Posted by: rcottrill | May 2, 2018

Take the Name of Jesus with You

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Also see 30+ Ideas for Promoting Hymn Singing in your church. As others have contributed ideas, this wonderful resource has grown to over 80 items now. And, for more than three dozen reasons why congregations should still use hymn books rather than merely projecting words on the wall, see The Value of Hymn Books.

Words: Lydia Odell Baxter (b. Sept. 2, 1809; d. June 22, 1874)
Music: William Howard Doane (b. Feb. 3, 1832; d. Dec. 23, 1915)

Links:
Wordwise Hymns (for another article see here)
The Cyber Hymnal
Hymnary.org

Note: For much of her adult life, Mrs. Baxter was a bedridden invalid, yet she was active in the Lord’s work in a number of ways. She published a book of her poems called Gems by the Wayside, with this interesting comment:

“If the mind of the reader is not elevated with flights of the imagination, the heart may be cheered and encouraged, as it participates with the writer in the joys that flow from that pure stream which meanders through the valley of humiliation.”

Shakespeare’s Juliet asked, “What’s in a name?” She claimed that giving something a different name doesn’t change the nature of the thing itself. “A rose by any other name would smell as sweet,” she said.

But names do matter. Parents can give their children names that signify something positive. Names that may continue to inspire them through life. On the other hand, out on the school playground, cruelly labeling a boy Fatty, or Dummy may lay a heavy burden on him, significantly affecting him for years to come.

Further, there are the things with which a name is associated, later in life. Such things as a person’s character and accomplishments will bring the individual recognition, either for good or ill. Bill Gates, Oprah Winfrey, Donald Trump, or Kim Jong-un are well known and influential people–noted in the current news for much different reasons.

In the Bible, various forms of the word “name” are used over a thousand times, and thousands of personal names are given, many quite revealing. (David means beloved, Daniel means God is my judge.) As for the names and titles of God, there are hundreds of them, revealing aspects of His person and character.

In the New Testament, with the incarnation of the Son of God, we are given quite a number of names that focus on Him in particular. John records many of the titles Jesus gave Himself. He said He was: the Bread of Life (Jn. 6:35), the Light of the World (Jn. 8:12), the Good Shepherd (Jn. 10:11), the Resurrection and the Life (Jn. 11:25), and “the Way…to the Father” (Jn. 14:6).

Many times He is given the compound title the Lord Jesus Christ (e.g. Acts 16:31; Rev. 22:21).

¤ “Lord” speaks particularly of His deity, that He is God in human flesh (e.g. Lk. 1:43).

¤ “Jesus” means Jehovah [or the Lord] is salvation.

¤ “Christ” meaning Anointed One, identifies Him as Israel’s Messiah.

In speaking of His second coming, Titus 2:13 refers to Him as “our great God and Saviour Jesus Christ.”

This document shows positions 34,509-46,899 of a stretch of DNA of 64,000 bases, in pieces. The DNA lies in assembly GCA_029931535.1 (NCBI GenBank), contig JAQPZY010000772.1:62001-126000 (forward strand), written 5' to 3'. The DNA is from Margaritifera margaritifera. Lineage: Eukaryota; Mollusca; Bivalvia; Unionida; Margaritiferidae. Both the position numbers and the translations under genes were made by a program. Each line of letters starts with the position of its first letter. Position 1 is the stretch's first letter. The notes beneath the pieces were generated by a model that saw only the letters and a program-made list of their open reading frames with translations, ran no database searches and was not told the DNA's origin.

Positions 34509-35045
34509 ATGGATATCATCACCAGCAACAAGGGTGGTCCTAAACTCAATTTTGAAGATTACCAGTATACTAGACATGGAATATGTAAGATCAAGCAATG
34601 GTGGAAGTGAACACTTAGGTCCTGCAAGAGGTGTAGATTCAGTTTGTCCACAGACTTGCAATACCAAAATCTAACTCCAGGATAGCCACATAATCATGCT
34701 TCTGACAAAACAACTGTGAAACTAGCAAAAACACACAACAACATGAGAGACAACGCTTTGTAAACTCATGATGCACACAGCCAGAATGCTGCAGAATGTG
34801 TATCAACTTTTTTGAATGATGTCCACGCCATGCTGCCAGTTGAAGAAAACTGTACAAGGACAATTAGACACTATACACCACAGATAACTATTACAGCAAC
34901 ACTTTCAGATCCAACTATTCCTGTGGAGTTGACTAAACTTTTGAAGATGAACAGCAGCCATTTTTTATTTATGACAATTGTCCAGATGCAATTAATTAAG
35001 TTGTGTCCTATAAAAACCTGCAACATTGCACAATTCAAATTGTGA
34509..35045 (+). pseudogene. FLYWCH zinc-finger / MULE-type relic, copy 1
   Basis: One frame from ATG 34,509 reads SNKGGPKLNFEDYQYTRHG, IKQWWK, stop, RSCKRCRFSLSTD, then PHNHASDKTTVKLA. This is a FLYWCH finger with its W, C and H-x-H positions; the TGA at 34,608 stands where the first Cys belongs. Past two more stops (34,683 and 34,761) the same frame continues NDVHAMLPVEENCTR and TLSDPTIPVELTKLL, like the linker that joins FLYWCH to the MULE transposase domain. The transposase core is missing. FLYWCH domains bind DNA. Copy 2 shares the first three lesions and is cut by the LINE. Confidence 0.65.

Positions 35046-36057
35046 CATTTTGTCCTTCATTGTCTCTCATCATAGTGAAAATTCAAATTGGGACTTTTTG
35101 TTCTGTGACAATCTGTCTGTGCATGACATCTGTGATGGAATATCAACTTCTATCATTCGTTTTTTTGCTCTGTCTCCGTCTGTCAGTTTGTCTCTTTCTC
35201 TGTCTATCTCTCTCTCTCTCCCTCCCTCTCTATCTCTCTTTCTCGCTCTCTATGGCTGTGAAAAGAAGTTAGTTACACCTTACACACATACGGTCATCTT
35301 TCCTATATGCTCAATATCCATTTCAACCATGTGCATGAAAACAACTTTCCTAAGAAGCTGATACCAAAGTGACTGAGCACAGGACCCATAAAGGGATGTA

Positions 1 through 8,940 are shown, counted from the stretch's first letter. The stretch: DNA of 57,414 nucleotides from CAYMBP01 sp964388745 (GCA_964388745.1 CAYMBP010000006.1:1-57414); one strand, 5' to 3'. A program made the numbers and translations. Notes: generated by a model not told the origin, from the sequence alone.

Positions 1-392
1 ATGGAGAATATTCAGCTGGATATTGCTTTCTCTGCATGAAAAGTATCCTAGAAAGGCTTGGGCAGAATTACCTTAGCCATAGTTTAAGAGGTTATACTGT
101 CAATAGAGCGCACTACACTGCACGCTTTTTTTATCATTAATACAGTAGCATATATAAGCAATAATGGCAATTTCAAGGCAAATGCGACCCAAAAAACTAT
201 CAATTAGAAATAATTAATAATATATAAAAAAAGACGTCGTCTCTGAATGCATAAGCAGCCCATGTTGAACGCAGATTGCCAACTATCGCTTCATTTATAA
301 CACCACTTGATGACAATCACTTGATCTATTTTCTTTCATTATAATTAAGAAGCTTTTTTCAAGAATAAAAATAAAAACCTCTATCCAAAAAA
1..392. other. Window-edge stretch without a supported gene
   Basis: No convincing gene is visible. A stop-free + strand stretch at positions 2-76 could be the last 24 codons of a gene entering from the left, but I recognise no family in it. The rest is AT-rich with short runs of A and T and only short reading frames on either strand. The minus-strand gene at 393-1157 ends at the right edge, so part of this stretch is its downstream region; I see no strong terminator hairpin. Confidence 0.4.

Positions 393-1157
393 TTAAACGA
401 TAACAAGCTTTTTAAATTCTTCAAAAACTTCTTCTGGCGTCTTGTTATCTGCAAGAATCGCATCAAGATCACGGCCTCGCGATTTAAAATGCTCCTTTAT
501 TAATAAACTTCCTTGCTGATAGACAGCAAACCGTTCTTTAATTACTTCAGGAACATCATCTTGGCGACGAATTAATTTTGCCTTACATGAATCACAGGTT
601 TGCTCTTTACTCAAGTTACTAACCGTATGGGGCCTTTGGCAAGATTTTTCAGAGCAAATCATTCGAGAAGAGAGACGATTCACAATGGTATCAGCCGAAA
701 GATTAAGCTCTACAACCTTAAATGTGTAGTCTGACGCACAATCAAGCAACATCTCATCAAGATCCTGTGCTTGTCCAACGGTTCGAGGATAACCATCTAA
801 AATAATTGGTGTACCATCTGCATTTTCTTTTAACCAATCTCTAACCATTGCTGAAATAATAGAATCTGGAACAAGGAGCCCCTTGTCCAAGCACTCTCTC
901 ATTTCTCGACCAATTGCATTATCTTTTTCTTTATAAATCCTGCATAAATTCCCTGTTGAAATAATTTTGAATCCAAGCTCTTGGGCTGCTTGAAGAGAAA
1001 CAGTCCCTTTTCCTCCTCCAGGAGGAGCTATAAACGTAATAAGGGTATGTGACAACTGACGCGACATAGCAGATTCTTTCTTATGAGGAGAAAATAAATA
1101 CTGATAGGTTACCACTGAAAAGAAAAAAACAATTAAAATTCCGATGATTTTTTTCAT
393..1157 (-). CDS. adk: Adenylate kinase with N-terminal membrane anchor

Either by itself, or as part of many compounds, the name Jesus is used over nine hundred times. It’s found in the first verse of the New Testament (Matt. 1:1), and in the very last verse (Rev. 22:21). But it’s rarely found by itself after the Day of Pentecost (Acts chapter 2). The few times when this happens, however, are significant.

An angel appeared to Joseph in a dream, telling him to name the One who’d be born of Mary “JESUS, for He will save His people from their sins” (Matt. 1:21). The very meaning of the name speaks of His redemptive work. Indeed, He is described as “Jesus, the author and finisher [the Source and Goal] of our faith” (Heb. 12:2) Later, we’re told there is coming a day when, “at the name of Jesus, every knee [will] bow,” and confess Him as Lord (Phil. 2:10-11).

He is our glorious Lord and Saviour. His name is wonderful to us because it represents His person, and He is wonderful. To pray in Jesus’ name is to pray on His authority. The name stands for the person. That truth enriches our understanding of a hymn by Lydia Baxter. The song sometimes has the title Precious Name, other times the first line is used. A lovely descriptive phrase in the refrain reminds us that Jesus is the believer’s hope here, and will be our joy forever.

CH-1) Take the name of Jesus with you,
Child of sorrow and of woe,
It will joy and comfort give you;
Take it then, where’er you go.

Precious name, O how sweet!
Hope of earth and joy of heav’n.
Precious name, O how sweet!
Hope of earth and joy of heav’n.

CH-3) O the precious name of Jesus!
How it thrills our souls with joy,
When His loving arms receive us,
And His songs our tongues employ!

CH-4) At the name of Jesus bowing,
Falling prostrate at His feet,
King of kings in heav’n we’ll crown Him,
When our journey is complete.

Questions:
1) What does the author mean by describing Christ as the “hope of earth”?

2) What are some reasons why He is (and will be forever) the “joy of heaven”?

Links:
Wordwise Hymns (for another article see here)
The Cyber Hymnal
Hymnary.org


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